I naively tried to place a deadline on when the constant morning sickness would end.
First I said it would be 14 weeks like most of the articles on Google told me.
Then I pinned my hope to 18 weeks.
Next up: 20 weeks.
Surely by 30 weeks the throwing up and constant nausea would cease.
Every deadline came and went from the calendar and I stayed in the same place: waiting for God to break in with some healing.
I learned a tough lesson in this space of 9 months: you cannot place a deadline on what God is doing. He will take however much time He needs to bring about the best fruit. And though I don’t believe God conjures the hard circumstances, I know He uses them to script songs of glory. He uses breaking points to set the stage for the most beautiful of breakthroughs.
If you’re like me, then you want the joy without the pain. I want to find this stretch of space where only joy exists, free of struggles, but that place doesn’t exist this side of heaven.
I think about this time of year where we celebrate the culmination of Jesus’ life on earth. We celebrate the ultimate victory. The ultimate joy.
And yet it wasn’t instant.
It didn’t unfold without pain and sorrow, without agony and a cross on a hill.
Jesus rose from the grave and still, there was a Saturday wedged between a Friday and a Sunday where the people didn’t know how the story would end. If their joy would rise again. If there’d be a victory song to sing or a stone to roll away from a tomb.
I take the truth of this Easter story and I clutch it tightly: Joy and struggle can exist within the same story. It’s weird and it’s hard to embrace that but the evidence is everywhere.
On a particularly challenging day, when the physical and emotional battle seemed almost too much to bear, I closed my office door, grabbed my Bible, and got away with God.
I held the Bible in my lap as I breathed in and out asked God for some hope. Something small but significant to hold onto, a patch of light to illuminate the next rung on this ladder I was climbing day by day.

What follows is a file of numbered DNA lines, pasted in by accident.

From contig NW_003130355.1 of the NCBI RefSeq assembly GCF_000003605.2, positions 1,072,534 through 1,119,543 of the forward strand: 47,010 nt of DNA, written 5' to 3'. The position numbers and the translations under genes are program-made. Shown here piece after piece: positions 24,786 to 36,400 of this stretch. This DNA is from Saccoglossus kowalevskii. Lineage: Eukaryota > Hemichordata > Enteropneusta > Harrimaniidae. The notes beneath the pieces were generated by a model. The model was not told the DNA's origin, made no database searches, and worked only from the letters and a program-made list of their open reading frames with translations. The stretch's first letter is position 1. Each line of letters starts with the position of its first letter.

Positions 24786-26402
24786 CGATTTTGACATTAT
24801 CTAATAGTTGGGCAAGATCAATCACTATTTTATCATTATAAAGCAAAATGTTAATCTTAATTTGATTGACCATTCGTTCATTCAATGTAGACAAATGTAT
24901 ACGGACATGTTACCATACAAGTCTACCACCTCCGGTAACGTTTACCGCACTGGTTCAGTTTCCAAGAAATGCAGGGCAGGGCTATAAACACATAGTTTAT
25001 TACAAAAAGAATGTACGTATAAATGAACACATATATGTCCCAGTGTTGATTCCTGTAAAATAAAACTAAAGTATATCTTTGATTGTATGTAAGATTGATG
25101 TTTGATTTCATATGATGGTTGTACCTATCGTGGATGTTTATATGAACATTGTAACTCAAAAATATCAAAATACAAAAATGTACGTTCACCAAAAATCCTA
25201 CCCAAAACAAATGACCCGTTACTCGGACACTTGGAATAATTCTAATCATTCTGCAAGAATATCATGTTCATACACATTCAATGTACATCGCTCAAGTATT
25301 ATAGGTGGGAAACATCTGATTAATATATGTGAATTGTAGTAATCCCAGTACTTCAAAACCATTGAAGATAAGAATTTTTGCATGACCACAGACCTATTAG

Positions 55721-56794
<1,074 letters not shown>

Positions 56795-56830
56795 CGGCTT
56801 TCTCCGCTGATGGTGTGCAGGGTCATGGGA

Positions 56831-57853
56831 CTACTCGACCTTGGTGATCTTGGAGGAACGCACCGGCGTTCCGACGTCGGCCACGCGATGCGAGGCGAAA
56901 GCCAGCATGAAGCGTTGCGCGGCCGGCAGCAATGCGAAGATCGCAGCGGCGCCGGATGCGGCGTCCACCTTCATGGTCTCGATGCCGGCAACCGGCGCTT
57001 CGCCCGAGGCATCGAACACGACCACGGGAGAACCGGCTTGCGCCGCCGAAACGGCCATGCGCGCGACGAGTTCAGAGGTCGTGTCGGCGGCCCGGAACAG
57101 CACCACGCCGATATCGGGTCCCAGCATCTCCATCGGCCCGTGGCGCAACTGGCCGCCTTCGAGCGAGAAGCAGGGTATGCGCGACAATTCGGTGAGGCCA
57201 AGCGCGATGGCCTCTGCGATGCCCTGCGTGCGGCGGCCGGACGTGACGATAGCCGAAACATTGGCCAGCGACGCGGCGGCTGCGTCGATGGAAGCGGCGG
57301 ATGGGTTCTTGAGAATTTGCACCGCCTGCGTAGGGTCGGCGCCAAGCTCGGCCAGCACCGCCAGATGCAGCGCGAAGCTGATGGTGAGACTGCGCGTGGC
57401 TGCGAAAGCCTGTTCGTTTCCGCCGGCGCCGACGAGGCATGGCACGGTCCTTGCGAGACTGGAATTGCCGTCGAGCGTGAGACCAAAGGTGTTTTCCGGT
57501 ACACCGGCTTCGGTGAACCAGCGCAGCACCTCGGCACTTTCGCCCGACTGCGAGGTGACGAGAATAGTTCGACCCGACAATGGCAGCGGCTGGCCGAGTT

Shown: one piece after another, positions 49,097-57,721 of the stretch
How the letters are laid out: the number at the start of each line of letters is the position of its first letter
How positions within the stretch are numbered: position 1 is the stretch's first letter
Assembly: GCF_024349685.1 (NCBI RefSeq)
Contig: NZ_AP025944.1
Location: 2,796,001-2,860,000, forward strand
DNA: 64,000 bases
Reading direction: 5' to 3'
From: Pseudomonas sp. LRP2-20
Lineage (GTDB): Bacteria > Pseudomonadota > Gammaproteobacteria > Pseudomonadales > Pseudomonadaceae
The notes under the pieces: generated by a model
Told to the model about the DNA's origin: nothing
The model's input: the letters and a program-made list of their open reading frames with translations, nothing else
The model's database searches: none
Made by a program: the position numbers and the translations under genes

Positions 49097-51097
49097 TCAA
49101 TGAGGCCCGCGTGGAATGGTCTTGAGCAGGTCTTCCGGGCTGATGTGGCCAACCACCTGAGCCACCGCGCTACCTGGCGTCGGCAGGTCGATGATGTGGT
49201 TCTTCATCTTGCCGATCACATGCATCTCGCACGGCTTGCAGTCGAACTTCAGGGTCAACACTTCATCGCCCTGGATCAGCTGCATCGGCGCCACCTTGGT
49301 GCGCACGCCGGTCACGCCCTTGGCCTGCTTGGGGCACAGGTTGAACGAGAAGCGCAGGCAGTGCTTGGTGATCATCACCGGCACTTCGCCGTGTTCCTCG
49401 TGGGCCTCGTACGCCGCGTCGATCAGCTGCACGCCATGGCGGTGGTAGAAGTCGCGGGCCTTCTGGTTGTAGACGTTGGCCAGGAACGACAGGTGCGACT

I sat. I waited. I let all the rowdy thoughts exit my head. And finally, unexpectedly, I come to Psalm 126. It’s a song of joy, sung by a people group who experienced exile and are now walking in freedom because of God’s redemptive plan. It was one of those “this feels too good to be true but it actually is true” moments.
And then those words, the words I desperately need:
Those who sow with tears will reap with songs of joy.
It paints this picture of someone standing a wide-open field sowing seeds. Back and forth. Back and forth. Going up and down the rows, all the while weeping because the desperation in their heart is thick and the need for God to show up is palpable. Their tears are the first form of water these little seeds will ever know.
And yet God does not say that the songs of joy will come only when you’ve stopped your tears. He’s not asking us to muster up our own form of joy or quit crying. He’s saying that those of us who sow — who keep on fighting forward and drawing on his strength reserves — with tears so evidently in our eyes are going to uncover the joy songs. We are going to pluck these songs of elation from the ground like a fresh harvest. We are going to find ourselves singing out words we didn’t think we knew and we will feel those words of victory in our bones, even if the tears aren’t ending in this hour.
God is saying there is a deep well of joy we can draw from on a Saturday where we don’t yet know the hope Sunday holds. We can dance with joy and struggle at the very same time — giving honor to both.
The harvest will come. At the most precise moment— exactly in God’s timing and not a second later — the most beautiful of breakthroughs will come through if we don’t give up and keep seeking Him.
Hannah Brencher is a writer, speaker, and author of two books — Come Matter Here and If You Find This Letter. She lives in Atlanta, Georgia with her husband Lane and rescue puppy Tuesday. They are expecting their first baby in April. You can read more of her writing here.